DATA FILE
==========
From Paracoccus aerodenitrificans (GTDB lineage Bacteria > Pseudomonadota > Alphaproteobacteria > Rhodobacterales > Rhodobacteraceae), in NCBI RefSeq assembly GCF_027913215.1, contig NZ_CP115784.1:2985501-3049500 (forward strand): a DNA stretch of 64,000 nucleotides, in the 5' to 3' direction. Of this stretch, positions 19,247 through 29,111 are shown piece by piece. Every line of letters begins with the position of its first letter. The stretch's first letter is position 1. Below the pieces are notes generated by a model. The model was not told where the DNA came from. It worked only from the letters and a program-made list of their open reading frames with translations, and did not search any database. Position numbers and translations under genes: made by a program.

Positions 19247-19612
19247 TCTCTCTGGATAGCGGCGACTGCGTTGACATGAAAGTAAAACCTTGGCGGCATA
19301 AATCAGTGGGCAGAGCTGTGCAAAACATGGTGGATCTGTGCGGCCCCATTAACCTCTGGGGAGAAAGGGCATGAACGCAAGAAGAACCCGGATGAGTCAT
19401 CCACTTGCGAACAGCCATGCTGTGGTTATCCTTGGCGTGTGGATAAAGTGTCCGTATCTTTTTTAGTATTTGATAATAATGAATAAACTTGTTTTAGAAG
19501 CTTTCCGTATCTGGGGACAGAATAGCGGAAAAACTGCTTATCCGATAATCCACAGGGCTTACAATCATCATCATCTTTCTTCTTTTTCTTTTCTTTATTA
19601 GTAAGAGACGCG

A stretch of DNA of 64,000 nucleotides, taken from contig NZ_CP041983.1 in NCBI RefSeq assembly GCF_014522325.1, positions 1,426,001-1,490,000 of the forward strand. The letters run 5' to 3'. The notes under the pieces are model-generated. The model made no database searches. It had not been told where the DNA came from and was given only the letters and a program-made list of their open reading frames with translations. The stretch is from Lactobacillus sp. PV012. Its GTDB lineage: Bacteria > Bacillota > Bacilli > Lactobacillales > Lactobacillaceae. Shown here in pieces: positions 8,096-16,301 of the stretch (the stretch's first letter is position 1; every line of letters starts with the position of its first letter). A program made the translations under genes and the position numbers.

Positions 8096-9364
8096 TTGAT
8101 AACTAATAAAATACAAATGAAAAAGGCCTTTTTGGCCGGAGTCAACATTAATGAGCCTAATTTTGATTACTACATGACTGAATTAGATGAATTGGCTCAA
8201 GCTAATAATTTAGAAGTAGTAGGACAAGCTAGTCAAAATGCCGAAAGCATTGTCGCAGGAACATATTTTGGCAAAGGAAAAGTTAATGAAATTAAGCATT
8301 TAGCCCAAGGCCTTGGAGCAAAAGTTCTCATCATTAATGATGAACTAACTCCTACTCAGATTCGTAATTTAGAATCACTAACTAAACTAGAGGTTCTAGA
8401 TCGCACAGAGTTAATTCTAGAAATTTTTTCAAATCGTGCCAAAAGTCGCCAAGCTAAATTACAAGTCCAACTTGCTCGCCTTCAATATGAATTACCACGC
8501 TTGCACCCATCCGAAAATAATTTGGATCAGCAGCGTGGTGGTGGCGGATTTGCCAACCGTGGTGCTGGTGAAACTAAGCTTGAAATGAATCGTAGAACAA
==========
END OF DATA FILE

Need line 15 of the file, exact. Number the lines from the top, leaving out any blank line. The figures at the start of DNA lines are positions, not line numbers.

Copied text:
8501 TTGCACCCATCCGAAAATAATTTGGATCAGCAGCGTGGTGGTGGCGGATTTGCCAACCGTGGTGCTGGTGAAACTAAGCTTGAAATGAATCGTAGAACAA